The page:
A recent large-scale survey funded in part by the Gates Foundation and Scholastic Inc. suggests that teachers “value non-monetary rewards, such as time to collaborate with other teachers and a supportive school leadership, over higher salaries.”
Called “Primary Sources: America’s Teachers on America’s School,” the purpose of the survey was to keep teachers’ voices in the debate over education reform, said Vicki L. Phillips, director of Gates Foundation’s K-12 education program. “If you’re the heart and soul of this profession, you ought to have some say in it.”
Some interesting highlights:
- Only 28% of teachers felt performance pay would have a strong impact and 30% felt performance pay would have no impact at all.
- Most teachers said they feel students in their states are doing OK but believe fewer than 75% will graduate from high school ready to succeed in college and work.
- Teachers don’t want to see their students judged on the results of one test, and they also want their own performances graded on multiple measures.
- 71% of teachers said one of the most important goals of schools and teaching was to prepare all students for careers in the 21st century, while only 6% said graduating all students with a high school diploma was one of the most important goals.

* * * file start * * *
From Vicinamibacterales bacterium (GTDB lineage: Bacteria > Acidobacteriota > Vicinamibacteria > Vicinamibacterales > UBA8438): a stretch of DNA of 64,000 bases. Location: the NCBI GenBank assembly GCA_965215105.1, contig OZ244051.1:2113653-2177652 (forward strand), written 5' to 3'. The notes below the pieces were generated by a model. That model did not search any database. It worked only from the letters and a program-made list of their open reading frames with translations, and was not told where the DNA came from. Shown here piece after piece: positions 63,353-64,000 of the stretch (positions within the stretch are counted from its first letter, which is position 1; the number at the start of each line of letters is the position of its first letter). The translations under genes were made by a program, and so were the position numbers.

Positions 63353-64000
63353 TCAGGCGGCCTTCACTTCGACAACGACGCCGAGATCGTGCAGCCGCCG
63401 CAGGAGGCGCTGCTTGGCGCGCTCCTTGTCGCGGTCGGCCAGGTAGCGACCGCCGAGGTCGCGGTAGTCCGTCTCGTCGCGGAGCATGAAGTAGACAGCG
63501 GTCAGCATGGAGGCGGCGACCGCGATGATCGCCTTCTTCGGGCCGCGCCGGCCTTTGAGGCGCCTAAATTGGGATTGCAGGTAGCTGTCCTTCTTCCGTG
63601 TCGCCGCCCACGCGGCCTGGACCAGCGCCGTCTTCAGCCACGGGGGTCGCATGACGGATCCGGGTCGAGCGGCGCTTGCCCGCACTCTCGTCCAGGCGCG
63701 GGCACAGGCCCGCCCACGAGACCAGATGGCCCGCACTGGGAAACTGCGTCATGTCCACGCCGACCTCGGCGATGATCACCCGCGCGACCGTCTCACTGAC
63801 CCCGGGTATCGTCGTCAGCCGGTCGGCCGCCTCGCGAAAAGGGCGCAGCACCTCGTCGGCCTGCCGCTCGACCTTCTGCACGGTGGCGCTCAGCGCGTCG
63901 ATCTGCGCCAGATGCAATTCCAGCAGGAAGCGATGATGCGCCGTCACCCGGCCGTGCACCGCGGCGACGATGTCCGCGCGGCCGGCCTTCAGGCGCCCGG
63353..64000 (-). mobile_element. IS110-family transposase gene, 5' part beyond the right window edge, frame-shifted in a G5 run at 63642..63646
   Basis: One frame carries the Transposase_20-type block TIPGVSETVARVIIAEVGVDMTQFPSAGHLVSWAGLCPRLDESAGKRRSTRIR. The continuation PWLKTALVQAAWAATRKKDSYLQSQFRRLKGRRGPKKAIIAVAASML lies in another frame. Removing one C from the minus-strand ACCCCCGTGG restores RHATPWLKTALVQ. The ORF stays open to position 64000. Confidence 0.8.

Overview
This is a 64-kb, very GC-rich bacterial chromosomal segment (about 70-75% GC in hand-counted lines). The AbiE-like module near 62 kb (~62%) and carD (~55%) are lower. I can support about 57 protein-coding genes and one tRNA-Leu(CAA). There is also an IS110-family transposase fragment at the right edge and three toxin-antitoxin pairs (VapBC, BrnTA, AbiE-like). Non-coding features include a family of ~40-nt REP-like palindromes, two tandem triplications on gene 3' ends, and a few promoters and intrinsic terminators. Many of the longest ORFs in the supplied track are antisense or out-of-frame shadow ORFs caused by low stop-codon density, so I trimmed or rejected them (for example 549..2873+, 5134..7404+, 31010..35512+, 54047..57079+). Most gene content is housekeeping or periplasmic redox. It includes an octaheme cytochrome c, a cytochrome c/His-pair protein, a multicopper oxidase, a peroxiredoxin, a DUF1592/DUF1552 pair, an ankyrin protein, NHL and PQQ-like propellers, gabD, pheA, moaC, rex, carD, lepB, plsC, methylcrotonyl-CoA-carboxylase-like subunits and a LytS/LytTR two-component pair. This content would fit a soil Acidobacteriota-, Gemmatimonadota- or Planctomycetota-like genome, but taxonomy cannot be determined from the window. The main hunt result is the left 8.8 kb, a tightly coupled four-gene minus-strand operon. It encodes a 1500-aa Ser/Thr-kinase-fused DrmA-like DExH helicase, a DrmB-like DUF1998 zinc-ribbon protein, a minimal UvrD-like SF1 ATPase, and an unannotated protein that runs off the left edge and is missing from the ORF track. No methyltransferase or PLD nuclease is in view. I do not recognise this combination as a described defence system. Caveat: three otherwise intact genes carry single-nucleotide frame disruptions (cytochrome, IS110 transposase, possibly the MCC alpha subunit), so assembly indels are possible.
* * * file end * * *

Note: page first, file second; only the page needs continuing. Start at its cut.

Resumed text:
- A majority of teachers would like to see tougher academic standards and have them be the same in every state, despite the extra work common standards could create for them. Fewer were in favor of having common academic tests in every state, which would presumably be based on the common standards, but more than half said common tests were a good idea.
- The teachers are not opposed to standardized tests. However, instead of yearly tests, they want to see formative, ongoing assessments in class to help them understand how much their students are learning over time.
Overall, the response from teachers was an encouraging blend of acknowledging the difficulty of implementing true, meaningful reform with a loud and clear commitment to rolling up their sleeves and digging in. I took away the overall message, “There’s hard work to be done… Bring it ON!”
“They are very, very invested in the subject of reform,” said Margery Mayer, president of Scholastic Education Mayer. If you ask a teacher what they think, you’re going to hear what they think.”
So what do YOU think? Do the findings surprise you? As a teacher, what do you feel are the keys to job-satisfaction and thriving schools?